Free ed­u­ca­tion thresh­old prob­lem

Weekend Argus (Sunday Edition) - - OPINION -

I DON’T think any­one with any sense would ar­gue that free ed­u­ca­tion was an ab­so­lute must for any coun­try, es­pe­cially one like South Africa.

For that rea­son, Pres­i­dent Ja­cob Zuma’s de­ci­sion to in­tro­duce this should be wel­comed.

The prob­lem, in my view, lies in the fact that only fam­i­lies with a com­bined in­come of R350 000 or less will qual­ify. Surely this is in­cred­i­bly un­fair to the fam­ily that earns

R351 000 a year?

Just be­cause they earn R1 000 above the thresh­old, they have to fork out tens of thou­sands of rand to pay for food, ac­com­mo­da­tion, books and so on for their off­spring who as­pire to study and achieve a bet­ter life.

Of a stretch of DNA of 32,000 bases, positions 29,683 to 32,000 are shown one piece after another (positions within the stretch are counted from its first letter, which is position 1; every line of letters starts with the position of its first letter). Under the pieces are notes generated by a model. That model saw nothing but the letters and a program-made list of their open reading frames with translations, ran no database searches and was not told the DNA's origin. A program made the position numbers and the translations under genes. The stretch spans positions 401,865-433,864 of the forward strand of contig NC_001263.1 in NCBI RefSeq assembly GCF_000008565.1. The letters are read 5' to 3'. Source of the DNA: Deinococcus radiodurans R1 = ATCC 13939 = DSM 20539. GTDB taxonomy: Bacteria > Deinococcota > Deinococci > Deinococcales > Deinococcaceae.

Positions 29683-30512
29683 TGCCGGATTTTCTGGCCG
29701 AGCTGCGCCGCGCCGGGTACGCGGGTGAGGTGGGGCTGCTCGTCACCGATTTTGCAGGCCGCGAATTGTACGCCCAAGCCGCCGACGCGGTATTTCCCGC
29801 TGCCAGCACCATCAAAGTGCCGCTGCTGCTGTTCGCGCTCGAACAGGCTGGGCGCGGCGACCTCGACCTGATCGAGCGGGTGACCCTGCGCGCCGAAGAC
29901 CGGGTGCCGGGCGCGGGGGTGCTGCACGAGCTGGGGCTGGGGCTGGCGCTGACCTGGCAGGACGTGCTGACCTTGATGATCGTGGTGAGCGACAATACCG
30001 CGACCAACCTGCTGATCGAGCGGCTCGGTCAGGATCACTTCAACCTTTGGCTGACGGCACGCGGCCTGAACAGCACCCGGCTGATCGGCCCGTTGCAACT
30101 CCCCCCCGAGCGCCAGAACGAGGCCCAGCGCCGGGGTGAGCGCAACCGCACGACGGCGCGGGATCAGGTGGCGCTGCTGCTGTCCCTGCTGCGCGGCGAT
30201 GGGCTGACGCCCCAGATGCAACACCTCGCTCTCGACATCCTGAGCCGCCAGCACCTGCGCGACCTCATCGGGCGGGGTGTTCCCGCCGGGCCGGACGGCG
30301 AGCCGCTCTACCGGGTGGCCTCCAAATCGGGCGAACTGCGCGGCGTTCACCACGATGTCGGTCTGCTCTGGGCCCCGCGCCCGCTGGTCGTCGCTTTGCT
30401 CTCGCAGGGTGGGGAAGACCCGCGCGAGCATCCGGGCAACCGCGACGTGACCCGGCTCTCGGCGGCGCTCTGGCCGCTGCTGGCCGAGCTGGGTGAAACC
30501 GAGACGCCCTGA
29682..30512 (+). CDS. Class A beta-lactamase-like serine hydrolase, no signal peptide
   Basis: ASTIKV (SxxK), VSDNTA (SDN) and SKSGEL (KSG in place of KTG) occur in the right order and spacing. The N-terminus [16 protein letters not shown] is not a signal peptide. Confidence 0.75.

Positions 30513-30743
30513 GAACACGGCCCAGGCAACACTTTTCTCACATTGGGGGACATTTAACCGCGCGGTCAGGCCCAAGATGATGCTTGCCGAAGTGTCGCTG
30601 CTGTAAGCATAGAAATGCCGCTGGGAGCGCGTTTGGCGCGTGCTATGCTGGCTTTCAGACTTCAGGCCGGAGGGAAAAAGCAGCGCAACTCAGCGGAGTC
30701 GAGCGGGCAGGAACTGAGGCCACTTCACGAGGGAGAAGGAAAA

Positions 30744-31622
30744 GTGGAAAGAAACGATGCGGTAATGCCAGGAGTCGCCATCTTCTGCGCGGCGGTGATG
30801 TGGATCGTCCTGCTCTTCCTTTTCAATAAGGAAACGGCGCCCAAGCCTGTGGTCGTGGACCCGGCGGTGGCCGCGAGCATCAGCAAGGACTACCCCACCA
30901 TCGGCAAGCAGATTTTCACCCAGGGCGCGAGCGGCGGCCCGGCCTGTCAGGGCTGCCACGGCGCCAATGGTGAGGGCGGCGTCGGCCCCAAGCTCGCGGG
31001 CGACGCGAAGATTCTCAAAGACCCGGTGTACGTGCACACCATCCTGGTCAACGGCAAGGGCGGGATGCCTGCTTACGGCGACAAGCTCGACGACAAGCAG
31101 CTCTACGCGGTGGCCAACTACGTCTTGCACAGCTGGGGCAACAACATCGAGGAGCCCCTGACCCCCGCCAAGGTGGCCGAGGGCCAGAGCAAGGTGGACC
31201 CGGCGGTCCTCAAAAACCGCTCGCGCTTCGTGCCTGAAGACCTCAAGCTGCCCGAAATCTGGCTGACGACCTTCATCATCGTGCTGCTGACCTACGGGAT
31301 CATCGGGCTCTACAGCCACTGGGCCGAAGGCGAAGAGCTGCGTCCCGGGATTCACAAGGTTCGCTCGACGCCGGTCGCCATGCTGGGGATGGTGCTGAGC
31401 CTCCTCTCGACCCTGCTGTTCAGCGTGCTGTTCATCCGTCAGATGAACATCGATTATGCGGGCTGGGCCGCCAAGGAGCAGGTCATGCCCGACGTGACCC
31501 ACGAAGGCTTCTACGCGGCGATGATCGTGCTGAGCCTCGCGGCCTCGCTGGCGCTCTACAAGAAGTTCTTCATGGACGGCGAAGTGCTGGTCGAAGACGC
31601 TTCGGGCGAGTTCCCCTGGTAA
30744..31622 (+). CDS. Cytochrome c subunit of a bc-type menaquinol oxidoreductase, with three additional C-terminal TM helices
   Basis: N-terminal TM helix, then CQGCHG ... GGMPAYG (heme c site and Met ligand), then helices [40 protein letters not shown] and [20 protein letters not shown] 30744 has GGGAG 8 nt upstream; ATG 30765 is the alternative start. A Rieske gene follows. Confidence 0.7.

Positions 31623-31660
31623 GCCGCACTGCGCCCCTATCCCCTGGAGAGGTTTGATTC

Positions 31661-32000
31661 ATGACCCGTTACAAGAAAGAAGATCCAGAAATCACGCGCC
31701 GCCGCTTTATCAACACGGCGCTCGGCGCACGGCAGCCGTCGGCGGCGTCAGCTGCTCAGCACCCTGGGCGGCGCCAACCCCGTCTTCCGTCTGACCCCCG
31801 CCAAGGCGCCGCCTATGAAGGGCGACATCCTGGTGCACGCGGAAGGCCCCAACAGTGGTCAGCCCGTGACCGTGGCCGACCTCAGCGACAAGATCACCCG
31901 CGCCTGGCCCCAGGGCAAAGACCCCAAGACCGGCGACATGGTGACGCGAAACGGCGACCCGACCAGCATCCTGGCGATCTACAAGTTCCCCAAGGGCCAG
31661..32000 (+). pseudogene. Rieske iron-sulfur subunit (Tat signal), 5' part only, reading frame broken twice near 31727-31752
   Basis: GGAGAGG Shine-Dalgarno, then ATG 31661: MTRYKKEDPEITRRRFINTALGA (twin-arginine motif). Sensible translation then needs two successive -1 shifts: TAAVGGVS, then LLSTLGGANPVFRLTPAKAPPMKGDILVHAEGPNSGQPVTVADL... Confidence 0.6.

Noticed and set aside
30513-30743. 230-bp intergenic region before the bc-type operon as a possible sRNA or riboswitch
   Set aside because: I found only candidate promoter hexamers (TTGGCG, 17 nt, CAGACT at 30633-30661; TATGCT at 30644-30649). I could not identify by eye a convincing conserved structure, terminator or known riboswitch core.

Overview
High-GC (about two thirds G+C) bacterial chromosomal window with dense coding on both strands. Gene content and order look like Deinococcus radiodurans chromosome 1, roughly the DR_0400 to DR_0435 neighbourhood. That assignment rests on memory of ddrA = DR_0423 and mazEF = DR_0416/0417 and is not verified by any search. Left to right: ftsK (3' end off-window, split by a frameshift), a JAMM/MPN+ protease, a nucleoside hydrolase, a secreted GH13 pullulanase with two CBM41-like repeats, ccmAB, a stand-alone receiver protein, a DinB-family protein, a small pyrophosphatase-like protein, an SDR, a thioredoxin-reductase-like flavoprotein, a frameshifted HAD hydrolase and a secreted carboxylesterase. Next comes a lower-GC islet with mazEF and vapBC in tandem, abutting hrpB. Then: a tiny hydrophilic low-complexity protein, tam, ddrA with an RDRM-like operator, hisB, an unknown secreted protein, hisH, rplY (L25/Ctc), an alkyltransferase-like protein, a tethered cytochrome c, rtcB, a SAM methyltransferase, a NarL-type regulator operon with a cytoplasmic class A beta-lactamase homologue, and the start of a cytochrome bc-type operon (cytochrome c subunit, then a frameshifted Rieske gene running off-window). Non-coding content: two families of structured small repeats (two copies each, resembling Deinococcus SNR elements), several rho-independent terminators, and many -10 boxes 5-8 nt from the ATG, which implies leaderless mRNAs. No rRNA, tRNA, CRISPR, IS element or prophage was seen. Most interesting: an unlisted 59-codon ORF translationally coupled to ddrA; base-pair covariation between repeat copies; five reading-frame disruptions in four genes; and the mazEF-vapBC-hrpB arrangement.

Surely there are ways to in­tro­duce this sys­tem more fairly – by, for in­stance, stag­ger­ing the sub­si­dies in ac­cor­dance with the in­come of the fam­i­lies that are af­fected.

As­sum­ing that the fig­ure of

R350 000 will prob­a­bly be fixed for a num­ber of years, many fam­i­lies who will ben­e­fit from this sub­sidy this year will no longer ben­e­fit from it in the years to come be­cause of pay rises.

It would be in­ter­est­ing to know how many peo­ple will ask their em­ploy­ers to cut their salaries so that they can fall within the lim­its.

An­other ques­tion would be: who is go­ing to pay for all of this?

Carl Ham­mersen


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